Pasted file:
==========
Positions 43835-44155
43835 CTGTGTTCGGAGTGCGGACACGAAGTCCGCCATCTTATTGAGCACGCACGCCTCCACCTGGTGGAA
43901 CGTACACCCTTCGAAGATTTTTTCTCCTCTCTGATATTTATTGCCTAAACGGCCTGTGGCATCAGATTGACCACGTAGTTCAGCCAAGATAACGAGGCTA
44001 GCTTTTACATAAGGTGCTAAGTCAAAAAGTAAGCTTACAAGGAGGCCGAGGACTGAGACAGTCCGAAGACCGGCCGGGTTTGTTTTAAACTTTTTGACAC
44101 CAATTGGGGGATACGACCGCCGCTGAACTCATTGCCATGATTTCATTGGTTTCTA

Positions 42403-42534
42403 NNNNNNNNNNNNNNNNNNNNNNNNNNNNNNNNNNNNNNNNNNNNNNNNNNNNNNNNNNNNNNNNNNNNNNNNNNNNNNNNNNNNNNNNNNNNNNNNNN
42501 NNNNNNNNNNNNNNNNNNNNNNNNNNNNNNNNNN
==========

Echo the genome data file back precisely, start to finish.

Positions 43835-44155
43835 CTGTGTTCGGAGTGCGGACACGAAGTCCGCCATCTTATTGAGCACGCACGCCTCCACCTGGTGGAA
43901 CGTACACCCTTCGAAGATTTTTTCTCCTCTCTGATATTTATTGCCTAAACGGCCTGTGGCATCAGATTGACCACGTAGTTCAGCCAAGATAACGAGGCTA
44001 GCTTTTACATAAGGTGCTAAGTCAAAAAGTAAGCTTACAAGGAGGCCGAGGACTGAGACAGTCCGAAGACCGGCCGGGTTTGTTTTAAACTTTTTGACAC
44101 CAATTGGGGGATACGACCGCCGCTGAACTCATTGCCATGATTTCATTGGTTTCTA

Positions 42403-42534
42403 NNNNNNNNNNNNNNNNNNNNNNNNNNNNNNNNNNNNNNNNNNNNNNNNNNNNNNNNNNNNNNNNNNNNNNNNNNNNNNNNNNNNNNNNNNNNNNNNNN
42501 NNNNNNNNNNNNNNNNNNNNNNNNNNNNNNNNNN